The researchers have tracked down a number for Tony to call.
This lady is in her 80s and may not know her nephew Ronald is dead,
so Tony will need to break the news gently.
Good morning. Is that Mrs Stabler?
Now, we've been researching into the family of the late Ronald Armer
who passed away in 2008.
Tony is hoping Jean Stabler can confirm their findings so far.
Did your husband have any other brothers and sisters?
He was the eldest. He was the eldest and he just had the two sisters.
It seems the Frasers team have the correct family tree,
but do Jean and Tom have any children?
Ah, good. So this is obviously by your husband. Sorry to say this.
They've hit the jackpot.
Jean and Tom have a daughter Alyson, an only child living in Sheffield.
After just an hour, the Heir Hunters now have their first and only heir.
But the news is a mixed blessing.
With only one heir, the stakes are now incredibly high.
We don't think we've got any other aunts or uncles on the paternal side. She could be the sole beneficiary.
If that's true, she's entitled to a million pounds,
or the best part of it if our calculations have been right,
so it's looking like she's the only beneficiary.
We know we're the second people to make this enquiry and we need to get someone to Sheffield quickly.
Frasers employ a team of travelling Heir Hunters.
Highly qualified researchers, they play a vital role in gathering intelligence.
Every Thursday, they are poised to travel the length and breadth of Britain in search of heirs.
Neil will need two travellers on this case - one to go to Sheffield to sign the heir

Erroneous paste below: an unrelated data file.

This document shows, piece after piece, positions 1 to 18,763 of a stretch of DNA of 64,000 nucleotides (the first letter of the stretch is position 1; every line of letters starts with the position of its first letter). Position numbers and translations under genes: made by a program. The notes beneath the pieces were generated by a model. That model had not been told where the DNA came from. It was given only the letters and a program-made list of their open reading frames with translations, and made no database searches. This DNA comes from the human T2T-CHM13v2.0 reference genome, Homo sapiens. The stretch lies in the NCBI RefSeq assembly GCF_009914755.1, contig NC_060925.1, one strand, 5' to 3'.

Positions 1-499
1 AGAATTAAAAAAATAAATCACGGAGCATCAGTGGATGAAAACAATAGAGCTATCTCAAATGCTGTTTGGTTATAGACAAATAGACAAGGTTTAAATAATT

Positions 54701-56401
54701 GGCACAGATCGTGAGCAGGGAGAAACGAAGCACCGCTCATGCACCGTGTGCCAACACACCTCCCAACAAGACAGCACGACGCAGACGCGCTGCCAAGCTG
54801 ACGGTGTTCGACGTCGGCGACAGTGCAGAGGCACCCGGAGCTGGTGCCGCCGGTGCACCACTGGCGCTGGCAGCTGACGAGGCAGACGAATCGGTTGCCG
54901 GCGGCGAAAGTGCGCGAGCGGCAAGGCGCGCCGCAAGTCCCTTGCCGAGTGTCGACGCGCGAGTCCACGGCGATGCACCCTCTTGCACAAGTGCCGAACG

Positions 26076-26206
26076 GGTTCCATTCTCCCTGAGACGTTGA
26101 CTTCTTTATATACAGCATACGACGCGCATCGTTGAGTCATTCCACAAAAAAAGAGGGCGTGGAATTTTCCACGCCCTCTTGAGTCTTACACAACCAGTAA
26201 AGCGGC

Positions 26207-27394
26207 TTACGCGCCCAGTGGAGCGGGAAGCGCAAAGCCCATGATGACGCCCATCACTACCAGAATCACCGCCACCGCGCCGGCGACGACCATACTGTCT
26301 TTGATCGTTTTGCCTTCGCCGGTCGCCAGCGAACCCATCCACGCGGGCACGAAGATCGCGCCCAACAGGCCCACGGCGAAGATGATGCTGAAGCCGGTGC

and another to go to the Lake District to speak to Jean Stabler.
Jean Stabler lives in Whitehaven and Manchester-based Dave Mansell is on his way to talk to her.
There's hardly anything on this road
and if the sun would shine, it would be like heaven.
This is what the London people don't see.
They don't get this. They haven't got our beautiful countryside we've got in the Lake District.
And Neil is now on the line to Birmingham-based Paul Matthews.
Hi, mate. Neil. Can you make your way to Sheffield post-haste?
-I think we've got a million-pound beneficiary.
-I'll speak to you soon.
-Cheers, Neil. Bye.
Somebody's got some good news coming today.
Absolutely. What a result!
I wish it was me. I'd retire.
With the commission on a million pounds at stake,
it's vital that the travellers meet face to face with the family,
especially as the competition are hot on their heels.
Frasers weren't the first firm to contact Jean, Alyson's mother.